| | + 152726 [zdennis@mk e] Yes this lets my brain see things in a very simplistic fashion. Thank
| + 152725 [zdennis@mk e] Yep, thank you for the quick response!
| + 152736 [gavin@re in ] * Change all ANDs to ORs, and vice-versa
+ 152722 [ruby.brian@g] (not a) or (not b) <=> not (a and b)
+ 152818 [hal9000@hy e] I don't think it's a matter of short-circuiting, but

Idiomatic ruby version of this code?
152723 [brockweaver@] Showing off ruby to a coworker, and I want to emphasize how succinct yet
+ 152727 [ruby.brian@g] If it where a one time solution, I'd do something like this. Though
| + 152733 [brockweaver@] Perfect!  Thank you for your quick response.  I decided to take the
| | 152744 [pit@ca it in] Note that all the offered solutions including your original version
| | + 152746 [Daniel.Berge] def switch(old, new)
| | + 152747 [pit@ca it in] Sorry, Ben's version works if you choose a non-existing temporary ending.
| + 152745 [gavin@re in ] mappings = { '.mp3' => '.temp', '.temp' => '.mp3' }
+ 152729 [bg-rubytalk@] def switch_endings(current_ending, new_ending)
+ 152730 [Daniel.Berge] Dir["*.mp3"].each{ |file|
+ 152732 [zdennis@mk e] arr1, arr2 = Dir["*.mp3"], Dir["*.temp"]
+ 152742 [ruby-talk@wh] You could use the tertiary operator to switch file names, but the (exp
| 152743 [Daniel.Berge] gsub and backreferences?  Why take that approach when File.basename is
| 152750 [ruby-talk@wh] You understand he's trying to swap extensions, right?  (I think?)  Well,
| 152761 [Daniel.Berge] djberge@~/programming/ruby/temp-670>cat switcher.rb
| 152765 [brockweaver@] Thank you all for your replies.  I've chosen to use a cross between
+ 152800 [probertm@ac ] I know that this is kind of heretical, but in a situation like this, I'd
  153350 [pat.eyler@gm] Sorry for being late to the party (and wildly off topic for a ruby-talk thread).

First Ruby Program
152735 [Tanton.Gibbs] ...
+ 152748 [james@gr yp ] Welcome!
+ 152749 [gene.tani@gm] the best thing to smooth perl > ruby conversion is Hal Fulton's purple
+ 152753 [gene.tani@gm] i think the best thing to smooth perl > ruby conversion is the chapter
+ 152783 [meta@po ox c] I used to think the same. However, I eventually decided Ruby does the

any messaging frameworks in ruby
152737 [sunh11373@ho] Is there a messaging framework in Ruby like JMS in Java?
+ 152739 [Ara.T.Howard] check out ruby spread - it's on the raa.
+ 152741 [brianm@ap ch] I have a client (protocol really, with a ruby impl) for talking to

MySql module for windows ?
152738 [ahidalgo@be ] Where can I find the MySQL module for windows Xp?
152815 [demetriusnun] ...

Ruby Specifications
152740 [binary42@gm ] Over the past few days I've been working on implementing my own (yet
+ 152752 [acharlieblue] I don't think now is a very good time to write out a specification,
| + 152756 [josh.charles] Is there a roadmap somewhere that contains a list of planned features
| + 152760 [binary42@gm ] This might be the exact reason to use specs. Forward looking
+ 152759 [ptkwt@ar cn ] There are probably some good things that could come out of a spec-driven
| 152763 [binary42@gm ] Right. I guess some work could be done to expand those to complete
| 152764 [dion@al ae .] Who needs specs when you can just have exegenesis/apocalypse style fluffing
| + 152766 [the.mindstor] #: Dion Almaer changed the world a bit at a time by saying on  8/18/2005 9:33 PM :#
| + 152787 [ptkwt@ar cn ] I don't get it, what's the issue?  Ruby as it exists in it's current form
|   + 152829 [mailinglists] I think a language needs a formal specification.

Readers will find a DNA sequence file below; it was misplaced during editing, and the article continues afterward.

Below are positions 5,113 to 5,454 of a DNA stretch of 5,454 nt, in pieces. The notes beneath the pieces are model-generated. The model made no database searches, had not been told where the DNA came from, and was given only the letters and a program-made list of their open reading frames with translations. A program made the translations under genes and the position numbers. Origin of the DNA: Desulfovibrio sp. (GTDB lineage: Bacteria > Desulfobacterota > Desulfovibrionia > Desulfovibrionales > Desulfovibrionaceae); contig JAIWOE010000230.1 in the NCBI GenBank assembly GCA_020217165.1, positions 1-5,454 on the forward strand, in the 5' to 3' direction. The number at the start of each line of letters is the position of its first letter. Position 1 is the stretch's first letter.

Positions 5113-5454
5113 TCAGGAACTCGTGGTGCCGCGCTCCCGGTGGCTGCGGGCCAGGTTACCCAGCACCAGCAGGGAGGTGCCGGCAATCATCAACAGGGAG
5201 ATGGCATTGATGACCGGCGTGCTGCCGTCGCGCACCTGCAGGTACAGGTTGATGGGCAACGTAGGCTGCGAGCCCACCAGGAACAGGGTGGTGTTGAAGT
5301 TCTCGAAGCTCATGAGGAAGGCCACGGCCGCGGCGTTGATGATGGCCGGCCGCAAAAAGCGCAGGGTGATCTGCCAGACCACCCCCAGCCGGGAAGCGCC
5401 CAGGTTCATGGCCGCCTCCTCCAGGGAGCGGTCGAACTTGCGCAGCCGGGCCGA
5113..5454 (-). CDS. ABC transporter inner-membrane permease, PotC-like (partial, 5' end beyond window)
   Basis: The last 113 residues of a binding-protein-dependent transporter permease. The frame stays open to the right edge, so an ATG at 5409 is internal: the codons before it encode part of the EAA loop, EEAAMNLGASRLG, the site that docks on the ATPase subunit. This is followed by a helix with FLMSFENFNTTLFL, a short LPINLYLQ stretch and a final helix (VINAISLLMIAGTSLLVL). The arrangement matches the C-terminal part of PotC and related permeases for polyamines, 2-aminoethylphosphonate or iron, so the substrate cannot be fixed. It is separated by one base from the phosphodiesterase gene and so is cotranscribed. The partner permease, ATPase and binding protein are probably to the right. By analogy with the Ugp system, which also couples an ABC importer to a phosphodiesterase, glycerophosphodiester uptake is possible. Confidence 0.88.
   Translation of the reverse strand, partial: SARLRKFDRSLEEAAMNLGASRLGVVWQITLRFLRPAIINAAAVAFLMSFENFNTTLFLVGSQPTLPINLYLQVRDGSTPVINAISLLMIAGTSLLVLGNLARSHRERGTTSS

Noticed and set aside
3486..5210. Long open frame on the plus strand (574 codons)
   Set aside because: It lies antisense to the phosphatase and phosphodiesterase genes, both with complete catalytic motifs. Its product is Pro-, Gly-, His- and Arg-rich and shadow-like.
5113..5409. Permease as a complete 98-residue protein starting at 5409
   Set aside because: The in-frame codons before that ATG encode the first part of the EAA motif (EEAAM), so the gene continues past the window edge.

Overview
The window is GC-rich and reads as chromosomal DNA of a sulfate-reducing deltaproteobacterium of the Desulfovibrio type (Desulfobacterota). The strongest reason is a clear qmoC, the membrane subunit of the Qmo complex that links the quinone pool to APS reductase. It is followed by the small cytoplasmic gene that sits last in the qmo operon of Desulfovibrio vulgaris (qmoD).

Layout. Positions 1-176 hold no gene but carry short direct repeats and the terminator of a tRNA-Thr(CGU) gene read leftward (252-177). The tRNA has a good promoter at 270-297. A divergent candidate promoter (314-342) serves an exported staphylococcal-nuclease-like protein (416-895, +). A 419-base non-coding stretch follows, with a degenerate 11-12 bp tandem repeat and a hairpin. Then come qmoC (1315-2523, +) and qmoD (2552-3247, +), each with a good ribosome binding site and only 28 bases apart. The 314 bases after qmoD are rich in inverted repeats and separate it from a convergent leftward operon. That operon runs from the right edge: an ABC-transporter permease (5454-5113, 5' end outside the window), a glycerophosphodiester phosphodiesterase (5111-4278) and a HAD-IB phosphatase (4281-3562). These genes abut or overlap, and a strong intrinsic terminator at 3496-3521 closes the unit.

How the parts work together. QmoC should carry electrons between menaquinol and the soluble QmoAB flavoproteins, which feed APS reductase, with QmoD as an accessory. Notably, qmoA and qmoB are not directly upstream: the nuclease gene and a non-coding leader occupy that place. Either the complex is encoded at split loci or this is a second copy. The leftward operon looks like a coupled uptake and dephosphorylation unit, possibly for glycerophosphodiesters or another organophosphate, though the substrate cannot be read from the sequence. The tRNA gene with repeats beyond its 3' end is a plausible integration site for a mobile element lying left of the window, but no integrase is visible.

|   | + 152870 [zimba.tm@gm ] It could be intereting to make specifications, it could show where the
|   | + 152890 [tesla.nicoli] I think this is one of the reasons that PHP is controlled mostly by Zend
|   |   152932 [Peter.Fitzgi] current
|   |   + 152943 [tesla.nicoli] Microsofts breaking of compatibilty is the reason I was looking for
|   |   + 152947 [clr7.10.rand] Isn't that where (unit) testing comes into play? So that errors like
|   |   + 152952 [josh.charles] in the case of .NET, however, the changes that are going to happen
|   |     152980 [tesla.nicoli] Yes a road map is a better way. Mostly because the specifications don't
|   + 152880 [the.mindstor] #: Phil Tomson changed the world a bit at a time by saying on  8/18/2005 11:26 PM :#
+ 152769 [dblack@wo bl] My memory is that Matz said, at one or more of the RubyConfs, that he

require question
152751 [gaston.garci] ...
+ 152755 [ruby.brian@g] Unlike with php ruby does not simple include the sourcefile at the
+ 152758 [ruby-talk@wh] Gaston, welcome to Rubydom.  We've proven that we can be funny, but now
| 152770 [gaston.garci] ...
+ 152768 [acharlieblue] That's because require doesn't import local variables from a file. They

How would I make object revision storage?
152757 [chris@am ig ] in a system in something like Og.  It would be similar to how Zope (I think)
152762 [halostatue@g] I'm not sure that this will work at this point, as running code can't
152797 [chris@am ig ] Yes, I think I confused and simplified some issues in my mind here.

Protecting commercial ruby code with public/private key encryption
152772 [lists@so rc ] I was speaking with a co-worker today about the disappointment we feel
+ 152778 [mrcode@ne ro] Things like this have been suggested before, but the basic problem is that
| 152802 [lists@so rc ] As a matter of fact, I just looked through an older thread that I had
| 152827 [mailinglists] If you ask matz for this it's no problem he can give you his
| 152954 [steven.jenki] Many security experts assert that transparency of mechanism enhances
| 152959 [mailinglists] For academics: yes.
| + 152962 [derek@de ek ] Maybe i'm reading this wrong, but it looks as though you're saying
| | 152967 [mailinglists] With such a simple stupid implementation that it can be written on
| | 153046 [meta@po ox c] In that case, public key encryption is way overkill. Just use AES, or
| + 152963 [steven.jenki] Sorry, that's just wrong. I'm not an academic, and what I know about